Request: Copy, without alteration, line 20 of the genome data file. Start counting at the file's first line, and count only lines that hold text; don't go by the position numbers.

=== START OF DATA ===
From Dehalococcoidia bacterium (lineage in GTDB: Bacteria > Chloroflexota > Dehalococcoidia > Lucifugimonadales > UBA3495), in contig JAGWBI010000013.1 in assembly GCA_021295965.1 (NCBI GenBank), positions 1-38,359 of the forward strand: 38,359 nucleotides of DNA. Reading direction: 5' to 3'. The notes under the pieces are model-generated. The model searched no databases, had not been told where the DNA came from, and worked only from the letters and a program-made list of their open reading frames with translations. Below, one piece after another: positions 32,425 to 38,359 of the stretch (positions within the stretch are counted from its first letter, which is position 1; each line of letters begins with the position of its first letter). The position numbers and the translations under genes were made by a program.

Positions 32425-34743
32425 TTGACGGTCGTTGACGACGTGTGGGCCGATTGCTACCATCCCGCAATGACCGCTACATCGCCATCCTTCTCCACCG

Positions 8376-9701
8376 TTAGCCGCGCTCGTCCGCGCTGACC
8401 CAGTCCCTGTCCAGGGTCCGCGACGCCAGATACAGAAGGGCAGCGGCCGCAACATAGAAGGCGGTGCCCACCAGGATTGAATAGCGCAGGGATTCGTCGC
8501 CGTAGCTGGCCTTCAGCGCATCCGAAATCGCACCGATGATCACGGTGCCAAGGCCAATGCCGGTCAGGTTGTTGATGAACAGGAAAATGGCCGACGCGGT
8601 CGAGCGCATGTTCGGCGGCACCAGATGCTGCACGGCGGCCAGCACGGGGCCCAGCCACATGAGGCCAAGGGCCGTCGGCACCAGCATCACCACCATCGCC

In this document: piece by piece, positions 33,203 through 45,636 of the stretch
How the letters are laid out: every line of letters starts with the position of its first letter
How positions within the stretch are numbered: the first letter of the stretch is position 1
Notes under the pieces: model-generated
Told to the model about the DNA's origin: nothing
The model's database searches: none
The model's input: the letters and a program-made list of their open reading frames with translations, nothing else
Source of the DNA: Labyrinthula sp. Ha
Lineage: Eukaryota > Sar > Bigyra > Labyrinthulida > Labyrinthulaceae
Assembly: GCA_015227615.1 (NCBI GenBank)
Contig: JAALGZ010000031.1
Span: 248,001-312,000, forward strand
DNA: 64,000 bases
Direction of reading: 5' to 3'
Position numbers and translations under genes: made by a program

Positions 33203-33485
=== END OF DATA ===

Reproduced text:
Span: 248,001-312,000, forward strand